Draft guidelines aimed at standardising the government-funded provision of fertility treatment in the UK triggered media speculation last week. The first version of the recommendations being developed by the National Institute for Clinical Excellence (NICE) suggest offering up to six IVF attempts to women under forty, according to a report in the Daily Mail. The newspaper said that if the NHS took over all IVF treatments currently carried out in private clinics, it would cost around £400 million per year. However, NICE stressed that no final decisions had yet been taken, and that it expects to publish a final guideline next February.
The new recommendations are being developed to address the current 'postcode lottery' of fertility treatment available on the NHS. According to the draft guidance, three attempts with fresh embryos and three with frozen ones offer the best chance of pregnancy, a process which could take up to two years. Fertility doctor Ian Craft welcomed the proposals, saying that it was 'a sadness' that although the first IVF twins were a result of NHS treatment, other people have had to pay for the procedure since then. But Sammy Lee, of the fertility unit at the Homerton Hospital, London, said that although the idea was 'wonderful' in principle, it could put further strain on an already stretched NHS budget.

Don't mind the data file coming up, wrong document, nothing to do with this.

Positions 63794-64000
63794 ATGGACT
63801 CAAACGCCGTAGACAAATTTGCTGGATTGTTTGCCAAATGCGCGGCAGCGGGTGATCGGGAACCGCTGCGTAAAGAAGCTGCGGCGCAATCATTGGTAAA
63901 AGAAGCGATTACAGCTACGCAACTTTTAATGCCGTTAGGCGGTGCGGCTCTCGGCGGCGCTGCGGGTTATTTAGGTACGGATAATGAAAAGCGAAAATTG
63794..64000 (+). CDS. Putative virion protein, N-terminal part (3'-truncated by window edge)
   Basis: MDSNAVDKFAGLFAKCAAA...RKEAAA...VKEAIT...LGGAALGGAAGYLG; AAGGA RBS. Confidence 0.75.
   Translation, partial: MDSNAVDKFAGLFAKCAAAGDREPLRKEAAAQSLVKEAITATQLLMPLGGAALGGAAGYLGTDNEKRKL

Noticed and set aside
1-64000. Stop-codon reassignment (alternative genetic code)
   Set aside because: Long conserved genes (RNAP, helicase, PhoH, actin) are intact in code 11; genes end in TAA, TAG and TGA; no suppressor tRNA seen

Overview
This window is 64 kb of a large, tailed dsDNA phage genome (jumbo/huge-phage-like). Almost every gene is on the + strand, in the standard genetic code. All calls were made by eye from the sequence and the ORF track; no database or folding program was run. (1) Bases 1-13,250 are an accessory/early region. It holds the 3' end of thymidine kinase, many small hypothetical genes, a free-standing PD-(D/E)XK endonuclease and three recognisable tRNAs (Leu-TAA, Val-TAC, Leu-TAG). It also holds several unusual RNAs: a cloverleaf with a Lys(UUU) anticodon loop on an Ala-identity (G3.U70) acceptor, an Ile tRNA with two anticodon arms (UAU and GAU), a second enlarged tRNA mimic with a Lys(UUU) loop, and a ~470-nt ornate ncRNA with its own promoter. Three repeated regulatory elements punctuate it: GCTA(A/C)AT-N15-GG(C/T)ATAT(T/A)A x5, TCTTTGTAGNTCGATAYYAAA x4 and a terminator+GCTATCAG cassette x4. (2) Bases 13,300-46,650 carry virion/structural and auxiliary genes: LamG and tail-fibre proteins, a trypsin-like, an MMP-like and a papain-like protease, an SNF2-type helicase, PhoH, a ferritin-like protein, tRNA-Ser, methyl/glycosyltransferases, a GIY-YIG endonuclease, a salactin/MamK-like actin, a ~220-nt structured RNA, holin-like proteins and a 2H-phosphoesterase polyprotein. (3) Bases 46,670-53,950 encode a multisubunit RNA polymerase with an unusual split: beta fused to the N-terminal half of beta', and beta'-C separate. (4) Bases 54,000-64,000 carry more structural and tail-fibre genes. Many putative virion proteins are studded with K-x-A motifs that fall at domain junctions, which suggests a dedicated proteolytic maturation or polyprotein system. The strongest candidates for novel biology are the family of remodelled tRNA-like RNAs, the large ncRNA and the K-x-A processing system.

In a press release, NICE said that it was 'aware of speculation in the media about the recommendations the guideline might make regarding the number of cycles of treatment and age cut off'. But chief executive Andrew Dillon said that there were two consultation periods during the development of new clinical guidelines, so 'recommendations in draft versions of the guideline may change before final guidance is published'. NICE expects to publish the second draft of its recommendations on its website on 26 August.